So modern at 70
PUBLISHED: 07:47 24 March 2014
Aghast at the public outcry against a touring modern art exhibition at the Norwich Castle Museum in 1944, a group of artists gathered in a city pub to discuss ways to promote understanding of the largely unrecognised movement.
It heralded the start of Norwich 20, a pioneering group of contemporary modern artists – and now, 70 years on it is marking the anniversary with a host of fantastic exhibitions and events.
The group is no longer limited to 20, with more than 80 members across Norfolk representing a huge variety of styles and practices, but its core principles remain the same.
Chairman and artist Julia Sorrell says that the exhibitions are a fantastic way to not only celebrate the work of current members, but also to learn more about its history and connect with the local community.
“It was the brainchild of art teacher Walter Watling. When the modern art exhibition arrived in Norwich it would have been a really big deal. Norfolk was quite traditional at the time so it would not have been easily accepted.
“The artists wanted to counteract that negativity and show how fantastic modern art could be. By the following year, they had a constitution and a name and the Norwich 20 group was born.”
She says the original idea of the group was to create a forum for discussion, where people could talk about art, critique work and seek inspiration, and that ideal has continued today with meetings every month.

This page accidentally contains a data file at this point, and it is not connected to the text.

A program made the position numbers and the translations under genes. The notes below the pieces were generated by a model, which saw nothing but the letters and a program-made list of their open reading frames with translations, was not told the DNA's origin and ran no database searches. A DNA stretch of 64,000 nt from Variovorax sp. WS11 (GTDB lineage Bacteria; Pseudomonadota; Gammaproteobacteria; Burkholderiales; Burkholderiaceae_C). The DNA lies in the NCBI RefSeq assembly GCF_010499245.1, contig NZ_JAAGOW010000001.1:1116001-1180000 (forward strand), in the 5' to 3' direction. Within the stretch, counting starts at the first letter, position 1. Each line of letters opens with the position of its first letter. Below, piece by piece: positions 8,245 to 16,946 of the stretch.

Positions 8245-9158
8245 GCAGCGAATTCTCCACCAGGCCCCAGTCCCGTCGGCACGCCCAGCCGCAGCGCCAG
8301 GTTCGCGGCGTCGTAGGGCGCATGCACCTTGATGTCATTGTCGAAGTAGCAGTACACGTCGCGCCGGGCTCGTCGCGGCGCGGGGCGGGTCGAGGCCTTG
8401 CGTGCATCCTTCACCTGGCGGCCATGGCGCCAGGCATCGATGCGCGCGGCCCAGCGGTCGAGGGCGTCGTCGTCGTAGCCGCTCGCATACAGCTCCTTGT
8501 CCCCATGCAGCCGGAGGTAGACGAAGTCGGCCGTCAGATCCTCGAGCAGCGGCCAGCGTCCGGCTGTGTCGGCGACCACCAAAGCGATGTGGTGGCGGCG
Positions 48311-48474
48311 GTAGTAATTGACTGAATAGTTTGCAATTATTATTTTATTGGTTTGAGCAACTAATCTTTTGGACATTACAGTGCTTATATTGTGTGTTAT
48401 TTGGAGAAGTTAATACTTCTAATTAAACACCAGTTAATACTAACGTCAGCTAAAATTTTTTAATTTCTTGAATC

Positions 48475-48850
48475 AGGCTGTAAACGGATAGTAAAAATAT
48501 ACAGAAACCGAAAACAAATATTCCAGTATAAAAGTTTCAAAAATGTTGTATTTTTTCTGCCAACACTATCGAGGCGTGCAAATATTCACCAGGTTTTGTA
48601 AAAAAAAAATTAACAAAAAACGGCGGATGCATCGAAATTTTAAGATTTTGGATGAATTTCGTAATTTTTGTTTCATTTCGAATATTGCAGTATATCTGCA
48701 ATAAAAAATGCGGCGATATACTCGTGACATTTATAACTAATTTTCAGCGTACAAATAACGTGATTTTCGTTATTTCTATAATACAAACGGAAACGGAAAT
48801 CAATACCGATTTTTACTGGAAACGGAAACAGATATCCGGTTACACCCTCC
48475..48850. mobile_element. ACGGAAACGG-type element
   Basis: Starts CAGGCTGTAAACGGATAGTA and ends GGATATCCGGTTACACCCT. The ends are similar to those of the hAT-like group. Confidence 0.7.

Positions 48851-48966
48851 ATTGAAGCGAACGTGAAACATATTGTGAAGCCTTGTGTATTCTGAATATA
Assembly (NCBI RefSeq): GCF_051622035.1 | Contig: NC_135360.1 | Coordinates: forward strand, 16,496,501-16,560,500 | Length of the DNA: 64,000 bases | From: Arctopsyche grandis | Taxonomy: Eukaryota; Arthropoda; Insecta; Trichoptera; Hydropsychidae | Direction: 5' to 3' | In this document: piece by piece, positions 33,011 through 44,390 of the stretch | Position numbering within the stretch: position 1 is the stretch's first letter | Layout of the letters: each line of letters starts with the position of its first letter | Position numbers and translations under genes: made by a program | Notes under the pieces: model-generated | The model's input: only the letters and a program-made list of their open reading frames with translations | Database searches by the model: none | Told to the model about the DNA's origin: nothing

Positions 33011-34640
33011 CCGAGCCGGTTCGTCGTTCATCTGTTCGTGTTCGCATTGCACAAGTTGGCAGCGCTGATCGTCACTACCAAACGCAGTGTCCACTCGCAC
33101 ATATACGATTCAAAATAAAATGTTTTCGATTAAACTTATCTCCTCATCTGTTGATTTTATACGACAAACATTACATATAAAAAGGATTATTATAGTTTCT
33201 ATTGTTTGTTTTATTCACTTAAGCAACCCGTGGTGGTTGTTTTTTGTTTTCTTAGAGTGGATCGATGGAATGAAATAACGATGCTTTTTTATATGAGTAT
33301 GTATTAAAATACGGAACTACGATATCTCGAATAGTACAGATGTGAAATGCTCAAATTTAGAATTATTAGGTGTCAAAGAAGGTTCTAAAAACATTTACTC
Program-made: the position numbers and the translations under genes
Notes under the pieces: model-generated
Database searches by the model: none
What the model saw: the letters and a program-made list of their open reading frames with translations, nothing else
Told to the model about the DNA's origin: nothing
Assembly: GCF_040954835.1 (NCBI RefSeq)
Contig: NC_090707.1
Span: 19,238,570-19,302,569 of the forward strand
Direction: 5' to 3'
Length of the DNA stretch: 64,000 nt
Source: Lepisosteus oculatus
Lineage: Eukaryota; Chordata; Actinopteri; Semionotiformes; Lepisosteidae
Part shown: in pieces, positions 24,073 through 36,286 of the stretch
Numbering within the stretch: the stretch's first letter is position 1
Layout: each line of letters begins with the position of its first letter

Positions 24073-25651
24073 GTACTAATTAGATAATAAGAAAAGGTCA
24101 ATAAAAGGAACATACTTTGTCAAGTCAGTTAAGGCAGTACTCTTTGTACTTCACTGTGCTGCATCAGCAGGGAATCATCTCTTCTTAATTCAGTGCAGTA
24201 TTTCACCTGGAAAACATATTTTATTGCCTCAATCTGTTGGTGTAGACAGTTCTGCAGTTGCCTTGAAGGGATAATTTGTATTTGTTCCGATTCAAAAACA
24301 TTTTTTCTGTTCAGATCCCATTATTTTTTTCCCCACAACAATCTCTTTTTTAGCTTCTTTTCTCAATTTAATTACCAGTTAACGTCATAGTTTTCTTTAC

“Some of the people who were there in the early days during the 1960s are still active today. So it must be really interesting for them to see all the changes that have happened, both within the society, and also in terms of modern art generally,” she says.
There are three major exhibitions in Norwich in March, at the Theatre Royal, The Forum and The Undercroft, and all offer a different perspective of the group’s work – including paintings, drawing, photography, textiles, sculpture and print. There is also a further exhibition at the Bridewell Museum curated by Clotilde Wang, which will also tell the history of the society.
“There is some amazing work to see, we have a pistol showing butterflies being fired from it and another artist who has mixed mud with printed materials to great effect. There are also more traditional drawings and paintings, and of course sculptures. It is incredibly diverse and the artists cover a wide age range.”
Over the years, members have included nationally known artists such as Michael Andrews, Bernard Reynolds, Jeffrey Camp and Mary Newcomb – who was famous for her visionary ruralist paintings and whose work, which once sold at exhibitions for around £20, can now change hands for five figure sums.
See the Norwich 20 exhibitions at Norwich Theatre Royal, now until April 23, 10am to 5pm, Monday to Saturday; The Forum, Norwich, March 17 to March 31; The Undercroft, Norwich Market, March 17 to March 31; The Bridewell Museum, March 18 to May 24; www.norwich20group.co.uk